Together they grossed US$8.4 million in only five fights between 1921 and 1927 and ushered in a "golden age" of popularity for professional boxing in the 1920s. They were responsible for the first live radio broadcast of a title fight. In the United Kingdom, Jack Solomons' success as a fight promoter helped re-establish professional boxing after the Second World War and made the UK a popular place for title fights in the 1950s and 1960s. In the early twentieth century, most professional bouts took place in the United States and Britain, champions were recognised by popular consensus as expressed in the newspapers of the day. Among the great champions of the era were the peerless heavyweight Jim Jeffries and Bob Fitzsimmons, who weighed less than 12 stone, but won world titles at middleweight, light heavyweight, heavyweight. Other famous champions included light heavyweight Philadelphia Jack O'Brien and middleweight Tommy Ryan. On May 12, 1902 lightweight Joe Gans became the first black American to be boxing champion.
Despite the public's enthusiasm, this was an era of far-reaching regulation of the sport with the stated goal of outright prohibition. In 1900, the State of New York enacted the Lewis Law, banned prizefights except for those held in private athletic clubs between members. Thus, when introducing the fighters, the announcer added the phrase "Both members of this club", as George Wesley Bellows titled one of his paintings; the western region of the United States tended to be more tolerant of prizefights in this era, although the private club arrangement was standard practice here as well, San Francisco's California Athletic Club being a prominent example. On December 26, 1908, heavyweight Jack Johnson became the first black heavyweight champion and a controversial figure in that racially charged era. Prizefights had unlimited rounds, could become endurance tests, favouring patient tacticians like Johnson. At lighter weights, ten round fights were common, lightweight Benny Leonard dominated his division from the late teens into the early twenties.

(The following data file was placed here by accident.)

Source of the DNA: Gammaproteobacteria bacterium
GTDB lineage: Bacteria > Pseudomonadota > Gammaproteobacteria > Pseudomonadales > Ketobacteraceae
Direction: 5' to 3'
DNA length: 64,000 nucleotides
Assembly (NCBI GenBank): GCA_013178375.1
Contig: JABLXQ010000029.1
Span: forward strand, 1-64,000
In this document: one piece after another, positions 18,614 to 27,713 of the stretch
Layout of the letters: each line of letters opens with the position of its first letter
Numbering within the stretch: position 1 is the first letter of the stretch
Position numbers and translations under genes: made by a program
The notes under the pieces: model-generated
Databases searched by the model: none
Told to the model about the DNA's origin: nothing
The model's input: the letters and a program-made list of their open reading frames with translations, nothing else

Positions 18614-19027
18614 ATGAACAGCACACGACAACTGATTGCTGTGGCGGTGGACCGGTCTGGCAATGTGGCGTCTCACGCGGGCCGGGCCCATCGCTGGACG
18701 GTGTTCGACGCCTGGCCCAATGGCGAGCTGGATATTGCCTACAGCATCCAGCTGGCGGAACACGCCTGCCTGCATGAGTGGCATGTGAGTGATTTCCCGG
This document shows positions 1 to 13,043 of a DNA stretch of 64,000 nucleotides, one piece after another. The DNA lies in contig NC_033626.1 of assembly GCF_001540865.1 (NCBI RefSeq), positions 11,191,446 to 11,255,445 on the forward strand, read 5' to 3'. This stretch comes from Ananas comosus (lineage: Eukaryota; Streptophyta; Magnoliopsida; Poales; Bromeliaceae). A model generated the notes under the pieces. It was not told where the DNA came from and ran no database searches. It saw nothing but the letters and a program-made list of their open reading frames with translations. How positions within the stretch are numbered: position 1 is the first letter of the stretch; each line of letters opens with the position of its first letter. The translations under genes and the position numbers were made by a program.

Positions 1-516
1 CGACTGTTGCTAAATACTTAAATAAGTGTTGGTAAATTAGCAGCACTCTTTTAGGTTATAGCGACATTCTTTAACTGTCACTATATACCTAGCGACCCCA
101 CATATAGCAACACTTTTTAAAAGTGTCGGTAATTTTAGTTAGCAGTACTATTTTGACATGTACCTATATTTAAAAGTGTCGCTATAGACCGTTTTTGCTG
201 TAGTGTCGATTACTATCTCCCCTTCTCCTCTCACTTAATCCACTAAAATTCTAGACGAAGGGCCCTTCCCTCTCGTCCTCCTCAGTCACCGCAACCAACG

Prizefighting champions in this period were the premier sports celebrities, a championship event generated intense public interest. Long before bars became popular venues in which to watch sporting events on television, enterprising saloon keepers were known to set up ticker machines and announce the progress of an important bout, blow by blow. Local kids hung about outside the saloon doors, hoping for news of the fight. Harpo Marx fifteen, recounted vicariously experiencing the 1904 Jeffries-Munroe championship fight in this way. In the 1920s, prizefighting was the pre-eminent sport in the United States, no figure loomed larger than Jack Dempsey, who became world heavyweight champion after brutally defeating Jess Willard. Dempsey was one of the hardest punchers of all time and as Bert Randolph Sugar put it, "had a left hook from hell", he is remembered for his iconic fight with Luis Ángel Firpo, followed by a lavish life of celebrity away from the ring. The enormously popular Dempsey would conclude his career with a memorable two bouts with Gene Tunney, breaking the $1 million gate threshold for the first time.
Although Tunney dominated both fights, Dempsey retained the public's sympathy after the controversy of a "long count" in their second fight. This fight introduced the new rule that the counting of a downed opponent w